Gluten Intolerance

How many times have we heard, you are what you eat? How many times have you heard me say, the gut is the second brain? For years now I have said to my patients that if you want to feel better quickly, start by eliminating gluten.

For those of you who don’t know what gluten is, it’s a protein found in wheat, barley and rye products. Most cereals and breads contain gluten. Celiac disease is an autoimmune disease resulting in a true intolerance to gluten. Mark Hyman, MD stated in his article Gluten: What you don’t know might kill you, “a recent large study in the Journal of the American Medical Association found that people with diagnosed, undiagnosed, and “latent” celiac disease or gluten sensitivity had a higher risk of death from heart disease or cancer”. He also states, “The New England Journal of Medicine listed 55 “diseases” that can be caused by eating gluten. These include osteoporosis, irritable bowel disease, inflammatory bowel disease, anemia, cancer, fatigue, canker sores, and rheumatoid arthritis, lupus, multiple sclerosis, and almost all other autoimmune diseases. Gluten is also linked to many psychiatric and neurological diseases, including anxiety, depression, schizophrenia, dementia, migraines, epilepsy, neuropathy (nerve damage) and, autism”. People who suffer from gluten insensitivity may exhibit the classic symptoms of celiac disease, yet have no detectable intestinal damage, and test negative for certain key antibodies.

How does gluten intolerance/sensitivity specifically relate to brain function? Once gluten is ingested, a biochemical process occurs ultimately causing an inflammatory response that is detrimental to brain health. Alzheimer’s, parkinson’s, multiple sclerosis and autism all are associated with inflammatory brain function.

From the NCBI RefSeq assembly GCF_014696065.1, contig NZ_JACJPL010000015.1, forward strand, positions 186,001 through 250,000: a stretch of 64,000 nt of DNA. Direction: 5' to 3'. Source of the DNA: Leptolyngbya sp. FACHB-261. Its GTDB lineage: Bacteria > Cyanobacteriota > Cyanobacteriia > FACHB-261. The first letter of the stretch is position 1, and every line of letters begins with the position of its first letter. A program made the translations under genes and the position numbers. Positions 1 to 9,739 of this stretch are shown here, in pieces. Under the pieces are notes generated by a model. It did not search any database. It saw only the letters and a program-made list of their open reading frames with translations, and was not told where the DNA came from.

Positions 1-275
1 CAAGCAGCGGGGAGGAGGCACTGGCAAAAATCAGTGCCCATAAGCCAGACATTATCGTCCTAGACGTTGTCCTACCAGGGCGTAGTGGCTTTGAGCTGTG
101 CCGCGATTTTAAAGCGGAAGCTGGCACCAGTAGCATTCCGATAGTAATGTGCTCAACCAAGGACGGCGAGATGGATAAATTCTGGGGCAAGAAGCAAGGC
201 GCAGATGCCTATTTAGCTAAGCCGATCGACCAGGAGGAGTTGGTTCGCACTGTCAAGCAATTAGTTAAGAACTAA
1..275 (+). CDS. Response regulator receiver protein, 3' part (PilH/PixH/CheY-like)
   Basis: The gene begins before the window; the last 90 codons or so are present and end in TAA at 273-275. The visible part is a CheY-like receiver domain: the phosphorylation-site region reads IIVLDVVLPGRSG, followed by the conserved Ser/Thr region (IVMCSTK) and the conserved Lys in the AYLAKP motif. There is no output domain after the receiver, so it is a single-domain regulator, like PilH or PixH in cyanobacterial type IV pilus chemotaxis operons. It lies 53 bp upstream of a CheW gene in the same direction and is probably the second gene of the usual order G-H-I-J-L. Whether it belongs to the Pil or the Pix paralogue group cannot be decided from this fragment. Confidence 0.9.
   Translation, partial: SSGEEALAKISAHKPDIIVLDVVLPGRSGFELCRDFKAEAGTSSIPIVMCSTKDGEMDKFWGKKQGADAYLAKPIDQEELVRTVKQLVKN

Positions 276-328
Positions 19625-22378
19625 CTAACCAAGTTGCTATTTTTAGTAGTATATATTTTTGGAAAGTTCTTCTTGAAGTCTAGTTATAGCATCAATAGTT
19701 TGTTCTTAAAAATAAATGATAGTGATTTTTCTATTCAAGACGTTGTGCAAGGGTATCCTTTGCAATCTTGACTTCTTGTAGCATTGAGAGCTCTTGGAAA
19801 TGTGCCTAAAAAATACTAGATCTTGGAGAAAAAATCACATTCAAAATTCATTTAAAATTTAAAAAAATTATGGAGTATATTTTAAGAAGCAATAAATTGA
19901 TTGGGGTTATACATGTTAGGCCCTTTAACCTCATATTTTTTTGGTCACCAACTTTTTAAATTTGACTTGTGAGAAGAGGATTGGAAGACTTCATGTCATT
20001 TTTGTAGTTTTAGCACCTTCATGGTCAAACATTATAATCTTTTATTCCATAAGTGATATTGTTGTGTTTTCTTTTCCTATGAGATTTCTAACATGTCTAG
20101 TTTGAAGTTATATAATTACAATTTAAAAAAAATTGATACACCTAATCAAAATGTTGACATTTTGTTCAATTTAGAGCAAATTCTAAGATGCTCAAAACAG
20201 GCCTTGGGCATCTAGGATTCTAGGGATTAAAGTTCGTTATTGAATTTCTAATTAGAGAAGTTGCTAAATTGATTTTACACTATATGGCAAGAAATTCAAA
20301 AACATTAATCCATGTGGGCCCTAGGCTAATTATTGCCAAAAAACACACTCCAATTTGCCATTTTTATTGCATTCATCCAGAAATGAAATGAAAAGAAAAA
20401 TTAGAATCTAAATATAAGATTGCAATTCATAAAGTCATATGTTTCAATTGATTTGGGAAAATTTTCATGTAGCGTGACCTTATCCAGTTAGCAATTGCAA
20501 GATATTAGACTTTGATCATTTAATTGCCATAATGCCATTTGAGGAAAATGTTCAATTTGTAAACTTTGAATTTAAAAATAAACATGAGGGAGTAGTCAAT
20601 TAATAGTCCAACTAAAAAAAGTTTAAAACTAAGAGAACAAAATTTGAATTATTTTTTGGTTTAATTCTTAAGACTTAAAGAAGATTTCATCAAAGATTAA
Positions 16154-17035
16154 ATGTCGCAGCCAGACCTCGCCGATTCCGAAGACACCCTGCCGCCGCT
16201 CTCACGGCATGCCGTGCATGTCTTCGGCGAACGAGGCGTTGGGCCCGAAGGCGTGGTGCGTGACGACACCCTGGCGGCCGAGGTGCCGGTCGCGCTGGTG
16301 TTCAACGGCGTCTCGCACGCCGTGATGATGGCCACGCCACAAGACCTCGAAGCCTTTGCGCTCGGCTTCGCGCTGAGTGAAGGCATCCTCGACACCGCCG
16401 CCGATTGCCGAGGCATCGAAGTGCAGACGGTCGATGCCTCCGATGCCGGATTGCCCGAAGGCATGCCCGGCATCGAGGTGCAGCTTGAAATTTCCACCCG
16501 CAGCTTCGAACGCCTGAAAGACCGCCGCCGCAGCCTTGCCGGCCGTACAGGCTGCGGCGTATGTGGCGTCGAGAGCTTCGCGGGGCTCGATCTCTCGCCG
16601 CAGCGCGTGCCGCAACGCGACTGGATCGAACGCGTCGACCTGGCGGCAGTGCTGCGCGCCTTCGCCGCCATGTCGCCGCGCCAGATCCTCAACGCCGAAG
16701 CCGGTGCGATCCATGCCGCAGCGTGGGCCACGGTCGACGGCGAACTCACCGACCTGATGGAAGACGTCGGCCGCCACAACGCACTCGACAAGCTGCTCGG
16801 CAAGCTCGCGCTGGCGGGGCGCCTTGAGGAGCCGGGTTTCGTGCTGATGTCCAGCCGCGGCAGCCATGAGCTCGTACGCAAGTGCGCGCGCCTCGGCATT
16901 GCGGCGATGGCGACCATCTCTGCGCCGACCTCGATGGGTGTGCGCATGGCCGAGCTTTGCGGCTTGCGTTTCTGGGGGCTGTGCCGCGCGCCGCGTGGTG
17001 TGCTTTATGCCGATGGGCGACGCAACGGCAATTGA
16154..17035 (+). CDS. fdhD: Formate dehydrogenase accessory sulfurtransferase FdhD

So how do you know if you have gluten intolerance? There are gluten allergy/celiac disease tests that are available through Labcorp or Quest Diagnostics. The testing may be expensive and may not always show the true picture of gluten intolerance or sensitivity. I generally recommend elimination of gluten and then see how you feel. Most people report a significant improvement in how they think and feel in a relatively short period of time.

If you are struggling with finding foods to replace your gluten products, here is a short list that hopefully will make the transition easier.
Udi’s Gluten Free Foods-Breads
Against the Grain-Breads
Van’s Waffles
Ian’s –Chicken Nuggets
Kinnikinnick Donuts
Sam Mills-GF pasta

Is Gluten Free Diet Really Healthier, Susan B. Dopart, MS, RD
Gluten: What you don’t know may kill you, Mark Hyman, MD
Gluten sensitivity and the impact on the brain, David Perlmutter, MD

Gluten Free
Gluten Free
Gluten Free